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Children are dropped off by a school bus in the rural town of Mossleigh, AB on April 19, 2012. The town is in the provincial riding of Little Bow, where John Kolk, PC party and Ian Donovan, Wildrose party are running. (John Lehmann/Globe and Mail)
Children are dropped off by a school bus in the rural town of Mossleigh, AB on April 19, 2012. The town is in the provincial riding of Little Bow, where John Kolk, PC party and Ian Donovan, Wildrose party are running. (John Lehmann/Globe and Mail)

ALBERTA ELECTION

Changing ridings, and new races, in rural Alberta Add to ...

Outside of the major cities, Alberta's elections are typically a coronation. Turnout is often low in rural Alberta because it's presumed the Progressive Conservatives will win by a landslide. And they do.

However, the runaway poll strength of Wildrose in rural ridings means the PCs are seen as the underdogs in this election campaign, and small places where fewer than 10,000 people will vote could be the pillars of a Wildrose majority. In the last election, more than a dozen ridings fit that bill.

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And they hardly come smaller than Edson, an industrial town of 8,000 two hours west of Edmonton. It's one of four towns that make up West Yellowhead, one of Alberta's most sparsely populated ridings.

The previous turnout here was 37 per cent, and just 4,200 people cast a vote for the PCs. It was enough for a landslide. Now, there's a horse race.

“We haven't had this much excitement in an election since 1993,” Edson Mayor Greg Pasychny says, referring to the time the PCs faced a serious challenge. “You know, you're out there, talking to people, you get into discussions and arguments. I think it's exciting, and I think it's democracy at its best.”

Polls have a hard time capturing such ridings, because issues vary wildly from one to another (and tend to by hyper-local), they have low populations, and incumbents tend to have strong personal ties.

Edson is a resource town, its boom-and-bust economy driven by oil and gas development, forestry and coal mining. Long-time residents are on a first-name basis (Helen, the waitress, and Todd, the locksmith) and the PC incumbent is well-known. It doesn't appear to be a lock for Wildrose. The leader of the upstart Alberta Party is also running here, but most view it as a two-horse race.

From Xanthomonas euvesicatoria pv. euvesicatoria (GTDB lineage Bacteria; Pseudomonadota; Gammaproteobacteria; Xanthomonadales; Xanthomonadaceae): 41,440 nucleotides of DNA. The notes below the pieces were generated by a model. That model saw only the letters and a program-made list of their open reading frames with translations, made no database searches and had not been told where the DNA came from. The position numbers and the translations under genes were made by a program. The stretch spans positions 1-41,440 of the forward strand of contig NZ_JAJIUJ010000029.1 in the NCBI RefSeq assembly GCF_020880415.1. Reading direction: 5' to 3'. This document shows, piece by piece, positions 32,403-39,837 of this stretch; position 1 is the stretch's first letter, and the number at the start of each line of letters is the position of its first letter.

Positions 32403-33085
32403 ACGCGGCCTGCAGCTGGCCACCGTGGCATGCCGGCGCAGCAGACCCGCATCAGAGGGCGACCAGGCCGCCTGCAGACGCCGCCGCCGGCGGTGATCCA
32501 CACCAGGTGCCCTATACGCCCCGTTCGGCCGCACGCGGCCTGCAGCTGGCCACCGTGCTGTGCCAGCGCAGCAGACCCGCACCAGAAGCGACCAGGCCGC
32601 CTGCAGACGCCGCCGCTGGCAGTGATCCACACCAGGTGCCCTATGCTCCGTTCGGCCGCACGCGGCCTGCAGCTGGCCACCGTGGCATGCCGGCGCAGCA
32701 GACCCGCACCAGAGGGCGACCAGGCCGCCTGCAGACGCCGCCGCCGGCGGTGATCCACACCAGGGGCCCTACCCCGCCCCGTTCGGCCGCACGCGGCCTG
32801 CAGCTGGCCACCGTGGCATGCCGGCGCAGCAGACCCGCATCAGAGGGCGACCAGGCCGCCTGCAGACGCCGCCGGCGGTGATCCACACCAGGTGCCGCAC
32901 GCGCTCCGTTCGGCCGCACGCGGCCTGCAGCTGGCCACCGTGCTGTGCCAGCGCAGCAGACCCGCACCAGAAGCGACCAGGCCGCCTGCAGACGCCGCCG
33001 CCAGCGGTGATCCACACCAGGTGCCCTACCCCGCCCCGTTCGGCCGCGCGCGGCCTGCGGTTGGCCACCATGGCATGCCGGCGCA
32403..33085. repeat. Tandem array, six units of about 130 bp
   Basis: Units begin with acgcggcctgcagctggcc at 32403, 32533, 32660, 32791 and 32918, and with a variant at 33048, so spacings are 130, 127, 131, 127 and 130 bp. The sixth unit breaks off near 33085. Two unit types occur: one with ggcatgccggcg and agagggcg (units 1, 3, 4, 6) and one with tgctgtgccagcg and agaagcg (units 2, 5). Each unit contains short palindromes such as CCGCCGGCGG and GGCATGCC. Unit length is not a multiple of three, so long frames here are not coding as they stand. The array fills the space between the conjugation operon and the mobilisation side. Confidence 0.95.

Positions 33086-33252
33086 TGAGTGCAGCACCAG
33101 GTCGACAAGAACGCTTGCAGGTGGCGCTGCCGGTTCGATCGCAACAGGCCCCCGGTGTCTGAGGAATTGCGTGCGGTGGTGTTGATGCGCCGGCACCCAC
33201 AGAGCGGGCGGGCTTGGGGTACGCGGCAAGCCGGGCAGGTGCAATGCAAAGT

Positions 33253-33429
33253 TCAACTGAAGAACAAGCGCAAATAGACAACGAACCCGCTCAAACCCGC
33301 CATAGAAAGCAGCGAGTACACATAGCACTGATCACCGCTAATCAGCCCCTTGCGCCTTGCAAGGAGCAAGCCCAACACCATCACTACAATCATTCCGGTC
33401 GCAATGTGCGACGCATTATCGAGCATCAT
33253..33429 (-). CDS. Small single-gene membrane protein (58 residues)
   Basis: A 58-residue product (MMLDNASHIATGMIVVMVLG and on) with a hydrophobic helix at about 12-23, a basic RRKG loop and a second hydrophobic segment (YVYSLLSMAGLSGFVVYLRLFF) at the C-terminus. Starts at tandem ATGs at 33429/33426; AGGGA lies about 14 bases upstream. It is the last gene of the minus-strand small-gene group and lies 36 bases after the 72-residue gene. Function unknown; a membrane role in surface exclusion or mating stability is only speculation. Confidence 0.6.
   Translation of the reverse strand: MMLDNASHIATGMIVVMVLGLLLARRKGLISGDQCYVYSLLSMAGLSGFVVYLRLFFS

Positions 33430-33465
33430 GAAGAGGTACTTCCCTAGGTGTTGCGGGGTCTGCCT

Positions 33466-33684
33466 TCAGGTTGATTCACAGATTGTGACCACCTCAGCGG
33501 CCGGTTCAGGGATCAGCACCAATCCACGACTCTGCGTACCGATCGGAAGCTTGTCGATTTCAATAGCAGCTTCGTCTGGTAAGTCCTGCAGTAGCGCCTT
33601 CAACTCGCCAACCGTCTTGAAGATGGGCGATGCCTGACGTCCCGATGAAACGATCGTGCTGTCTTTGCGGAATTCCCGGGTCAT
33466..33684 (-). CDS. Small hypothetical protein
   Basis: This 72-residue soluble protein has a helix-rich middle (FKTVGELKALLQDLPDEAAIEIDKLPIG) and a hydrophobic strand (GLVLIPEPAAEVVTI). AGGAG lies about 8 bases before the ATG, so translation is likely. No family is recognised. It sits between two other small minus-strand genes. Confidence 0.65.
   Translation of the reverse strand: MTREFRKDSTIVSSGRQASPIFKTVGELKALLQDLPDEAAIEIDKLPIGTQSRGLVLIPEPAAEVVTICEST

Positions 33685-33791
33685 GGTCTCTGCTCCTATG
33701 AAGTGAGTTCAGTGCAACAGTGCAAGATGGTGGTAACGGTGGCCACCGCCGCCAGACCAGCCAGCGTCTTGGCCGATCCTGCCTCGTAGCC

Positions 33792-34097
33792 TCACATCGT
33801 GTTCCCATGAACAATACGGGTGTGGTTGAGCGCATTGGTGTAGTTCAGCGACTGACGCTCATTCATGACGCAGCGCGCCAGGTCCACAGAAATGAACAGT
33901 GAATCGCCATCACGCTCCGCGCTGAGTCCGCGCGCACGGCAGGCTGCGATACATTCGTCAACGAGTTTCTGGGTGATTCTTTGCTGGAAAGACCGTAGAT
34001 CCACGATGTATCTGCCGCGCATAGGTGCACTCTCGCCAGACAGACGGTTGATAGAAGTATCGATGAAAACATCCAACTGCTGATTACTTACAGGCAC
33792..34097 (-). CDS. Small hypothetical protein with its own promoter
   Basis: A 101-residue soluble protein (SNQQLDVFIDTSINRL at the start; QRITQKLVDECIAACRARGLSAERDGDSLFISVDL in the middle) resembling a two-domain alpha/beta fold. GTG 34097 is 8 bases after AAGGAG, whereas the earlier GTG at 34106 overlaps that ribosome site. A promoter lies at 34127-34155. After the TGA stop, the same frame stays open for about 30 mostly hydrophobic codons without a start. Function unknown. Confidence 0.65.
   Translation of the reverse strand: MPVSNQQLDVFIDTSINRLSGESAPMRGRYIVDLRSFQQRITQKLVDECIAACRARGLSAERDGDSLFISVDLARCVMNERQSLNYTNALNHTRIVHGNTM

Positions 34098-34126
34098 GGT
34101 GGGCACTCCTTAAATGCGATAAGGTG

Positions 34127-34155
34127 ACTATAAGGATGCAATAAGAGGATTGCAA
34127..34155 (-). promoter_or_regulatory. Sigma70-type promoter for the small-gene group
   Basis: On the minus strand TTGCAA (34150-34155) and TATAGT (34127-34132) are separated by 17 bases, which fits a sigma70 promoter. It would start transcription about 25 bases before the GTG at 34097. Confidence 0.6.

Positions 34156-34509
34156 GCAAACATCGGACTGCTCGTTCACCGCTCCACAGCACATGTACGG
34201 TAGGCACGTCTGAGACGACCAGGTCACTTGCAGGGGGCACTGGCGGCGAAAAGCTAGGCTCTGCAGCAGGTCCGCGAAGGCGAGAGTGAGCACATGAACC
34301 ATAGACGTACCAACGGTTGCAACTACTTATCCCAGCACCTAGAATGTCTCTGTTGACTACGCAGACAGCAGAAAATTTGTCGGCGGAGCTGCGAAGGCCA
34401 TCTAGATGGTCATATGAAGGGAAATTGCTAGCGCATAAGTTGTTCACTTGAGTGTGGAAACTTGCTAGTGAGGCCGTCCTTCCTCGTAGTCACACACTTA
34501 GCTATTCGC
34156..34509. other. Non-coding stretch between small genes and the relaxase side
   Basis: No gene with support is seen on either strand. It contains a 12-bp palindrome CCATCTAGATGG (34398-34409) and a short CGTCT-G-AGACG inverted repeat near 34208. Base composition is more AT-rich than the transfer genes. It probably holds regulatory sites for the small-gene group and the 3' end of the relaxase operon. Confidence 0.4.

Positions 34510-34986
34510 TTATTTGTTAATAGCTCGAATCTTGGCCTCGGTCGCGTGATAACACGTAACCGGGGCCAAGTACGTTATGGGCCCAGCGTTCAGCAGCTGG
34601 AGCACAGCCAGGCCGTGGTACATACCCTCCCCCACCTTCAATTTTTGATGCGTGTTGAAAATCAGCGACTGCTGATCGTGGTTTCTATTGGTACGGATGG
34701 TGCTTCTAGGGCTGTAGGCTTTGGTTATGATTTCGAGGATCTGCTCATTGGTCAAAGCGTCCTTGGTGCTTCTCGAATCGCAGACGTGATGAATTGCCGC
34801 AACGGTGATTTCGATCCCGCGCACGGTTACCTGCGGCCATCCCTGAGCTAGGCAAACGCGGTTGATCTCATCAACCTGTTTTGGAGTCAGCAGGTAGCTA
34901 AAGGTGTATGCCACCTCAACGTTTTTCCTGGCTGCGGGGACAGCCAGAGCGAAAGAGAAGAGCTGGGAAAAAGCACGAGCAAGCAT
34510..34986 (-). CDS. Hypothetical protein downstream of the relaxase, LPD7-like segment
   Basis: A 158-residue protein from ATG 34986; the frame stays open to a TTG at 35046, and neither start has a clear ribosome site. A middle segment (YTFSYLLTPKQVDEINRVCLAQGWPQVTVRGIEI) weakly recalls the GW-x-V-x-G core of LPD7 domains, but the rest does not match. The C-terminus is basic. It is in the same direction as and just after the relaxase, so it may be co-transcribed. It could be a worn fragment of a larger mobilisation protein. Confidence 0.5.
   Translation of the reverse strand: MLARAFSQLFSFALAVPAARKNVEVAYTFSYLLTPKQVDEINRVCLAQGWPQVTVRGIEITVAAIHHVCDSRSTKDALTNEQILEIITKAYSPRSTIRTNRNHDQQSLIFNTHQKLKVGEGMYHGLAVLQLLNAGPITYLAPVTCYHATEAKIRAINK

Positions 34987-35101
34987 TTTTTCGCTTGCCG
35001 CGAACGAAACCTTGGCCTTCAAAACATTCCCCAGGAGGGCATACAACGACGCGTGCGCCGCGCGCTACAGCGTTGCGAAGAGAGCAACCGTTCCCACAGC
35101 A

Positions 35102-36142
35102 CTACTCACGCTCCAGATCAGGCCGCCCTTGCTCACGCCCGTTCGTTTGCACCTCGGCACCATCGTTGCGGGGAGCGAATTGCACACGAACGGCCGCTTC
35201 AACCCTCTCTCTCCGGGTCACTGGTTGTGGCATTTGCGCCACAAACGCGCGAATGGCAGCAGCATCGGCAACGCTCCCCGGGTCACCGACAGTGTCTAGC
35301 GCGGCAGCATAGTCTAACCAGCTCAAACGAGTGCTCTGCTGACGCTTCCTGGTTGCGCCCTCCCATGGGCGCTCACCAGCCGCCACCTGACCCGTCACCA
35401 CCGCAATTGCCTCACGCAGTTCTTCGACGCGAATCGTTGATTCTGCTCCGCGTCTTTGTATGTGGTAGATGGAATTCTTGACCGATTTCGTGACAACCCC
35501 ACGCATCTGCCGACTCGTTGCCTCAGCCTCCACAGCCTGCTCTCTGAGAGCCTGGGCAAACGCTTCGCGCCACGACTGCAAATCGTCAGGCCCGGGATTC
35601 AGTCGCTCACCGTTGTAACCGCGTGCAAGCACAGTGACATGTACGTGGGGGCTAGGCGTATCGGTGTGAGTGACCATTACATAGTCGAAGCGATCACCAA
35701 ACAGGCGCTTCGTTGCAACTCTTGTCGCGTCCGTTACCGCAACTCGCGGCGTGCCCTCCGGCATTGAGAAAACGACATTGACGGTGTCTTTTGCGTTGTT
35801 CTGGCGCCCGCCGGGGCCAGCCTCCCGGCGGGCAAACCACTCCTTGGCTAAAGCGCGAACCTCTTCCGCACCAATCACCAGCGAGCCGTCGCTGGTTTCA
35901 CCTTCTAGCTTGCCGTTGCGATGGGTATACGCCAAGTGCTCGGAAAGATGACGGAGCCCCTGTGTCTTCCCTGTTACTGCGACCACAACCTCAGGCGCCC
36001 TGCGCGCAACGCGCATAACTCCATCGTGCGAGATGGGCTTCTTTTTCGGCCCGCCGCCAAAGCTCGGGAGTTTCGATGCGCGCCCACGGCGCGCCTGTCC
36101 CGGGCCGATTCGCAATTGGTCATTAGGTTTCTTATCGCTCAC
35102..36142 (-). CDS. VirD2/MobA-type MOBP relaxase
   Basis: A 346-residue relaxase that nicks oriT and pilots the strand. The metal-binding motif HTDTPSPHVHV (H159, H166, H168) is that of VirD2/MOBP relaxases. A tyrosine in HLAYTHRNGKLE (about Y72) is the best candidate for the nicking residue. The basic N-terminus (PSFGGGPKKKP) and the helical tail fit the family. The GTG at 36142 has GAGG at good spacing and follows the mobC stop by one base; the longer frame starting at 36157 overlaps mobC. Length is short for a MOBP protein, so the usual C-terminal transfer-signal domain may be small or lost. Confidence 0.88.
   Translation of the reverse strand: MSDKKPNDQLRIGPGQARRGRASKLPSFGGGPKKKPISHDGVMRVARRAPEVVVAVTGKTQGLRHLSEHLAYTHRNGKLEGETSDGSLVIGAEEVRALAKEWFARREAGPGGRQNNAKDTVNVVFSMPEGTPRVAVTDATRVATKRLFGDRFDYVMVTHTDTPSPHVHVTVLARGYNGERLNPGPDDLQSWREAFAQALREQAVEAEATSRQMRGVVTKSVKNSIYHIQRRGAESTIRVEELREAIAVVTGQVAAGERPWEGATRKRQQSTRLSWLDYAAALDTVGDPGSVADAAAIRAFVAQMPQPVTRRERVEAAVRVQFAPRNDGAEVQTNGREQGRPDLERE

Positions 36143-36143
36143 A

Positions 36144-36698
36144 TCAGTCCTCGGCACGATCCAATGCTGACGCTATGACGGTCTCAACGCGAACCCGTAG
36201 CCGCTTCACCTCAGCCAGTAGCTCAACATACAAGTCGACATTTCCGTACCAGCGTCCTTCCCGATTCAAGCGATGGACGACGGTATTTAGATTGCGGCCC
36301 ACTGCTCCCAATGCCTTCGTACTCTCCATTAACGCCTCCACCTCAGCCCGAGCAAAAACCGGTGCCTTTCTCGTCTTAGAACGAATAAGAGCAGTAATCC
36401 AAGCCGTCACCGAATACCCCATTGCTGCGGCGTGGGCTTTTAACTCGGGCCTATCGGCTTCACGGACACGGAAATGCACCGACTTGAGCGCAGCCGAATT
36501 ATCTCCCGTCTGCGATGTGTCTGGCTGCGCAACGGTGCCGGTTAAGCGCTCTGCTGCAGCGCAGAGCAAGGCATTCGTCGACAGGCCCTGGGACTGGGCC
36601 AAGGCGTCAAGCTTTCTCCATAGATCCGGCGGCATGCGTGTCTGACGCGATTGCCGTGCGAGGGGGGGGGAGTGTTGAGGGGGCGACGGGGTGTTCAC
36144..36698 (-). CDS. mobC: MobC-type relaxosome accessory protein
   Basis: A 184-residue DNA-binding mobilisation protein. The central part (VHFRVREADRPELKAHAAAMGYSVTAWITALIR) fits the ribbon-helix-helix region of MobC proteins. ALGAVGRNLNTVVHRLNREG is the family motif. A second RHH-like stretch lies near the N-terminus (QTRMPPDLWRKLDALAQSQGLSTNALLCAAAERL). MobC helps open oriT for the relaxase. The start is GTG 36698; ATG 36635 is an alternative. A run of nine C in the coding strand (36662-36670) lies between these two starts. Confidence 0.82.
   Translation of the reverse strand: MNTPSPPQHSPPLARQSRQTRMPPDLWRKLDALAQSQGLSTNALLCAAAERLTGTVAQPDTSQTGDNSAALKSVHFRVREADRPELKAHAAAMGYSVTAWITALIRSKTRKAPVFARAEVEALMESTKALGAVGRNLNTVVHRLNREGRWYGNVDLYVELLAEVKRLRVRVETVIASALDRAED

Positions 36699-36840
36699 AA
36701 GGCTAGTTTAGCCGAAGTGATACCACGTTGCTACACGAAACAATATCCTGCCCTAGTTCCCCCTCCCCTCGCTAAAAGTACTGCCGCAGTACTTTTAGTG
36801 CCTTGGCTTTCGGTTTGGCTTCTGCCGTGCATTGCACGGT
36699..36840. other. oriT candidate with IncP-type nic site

“Wildrose, all the way,” says Neal Norris, 47, a pipe fitter. “I've always voted PC, but not this time.” Others along Edson's main drag on Thursday say they'll back the PCs because they like the party, because they know the incumbent, or to stop the Wildrose.

“I don't like the Wildrose,” says Laverne Pellemare, 66, a retired waitress whose number one issue is health care. She's backing the PCs, although her heart is with the NDP. “If they had a chance, I might have done it,” she says.

Rural politics has changed in 20 years in Alberta. The ridings used to have far fewer people than city ridings, but Alberta's electoral map has been redrawn several times, including since the last election, to level the playing field.

The effect of this is that Wildrose, with all its rural strength, won't have the advantage the Tories did in 1993. In that race, the Liberals were a city-first party that got 40 per cent of the vote and 32 seats. The PCs were rural-first, and won 44 per cent of the votes but 51 seats. (Edson, at the time, swung Liberal for one term.) This time, 43 of 87 total seats lie outside Edmonton and Calgary. About 30 would be considered rural, and Wildrose is stronger in some than others. In Camrose, Alta., Wildrose leader Danielle Smith spoke this week to a hall packed with people.

“You know, it's the winds of change are blowing in Alberta,” supporter Joe Furber said outside the hall, adding rural voters began getting frustrated when the PCs started running deficits five years ago. “I believe that's what sparked it, no question about it ... everyone in Alberta has a reason to dislike this government, that's what it comes down to.”

Back on the streets of Edson, however, PC support hasn't collapsed entirely. Many still plan on voting for them on April 23, including the mayor, in a race that's competitive for the first time in two decades, and one that's tough to predict.

“It used to be a coronation,” Edson pharmacist Harold Switzer says. “Now they're working for it.”

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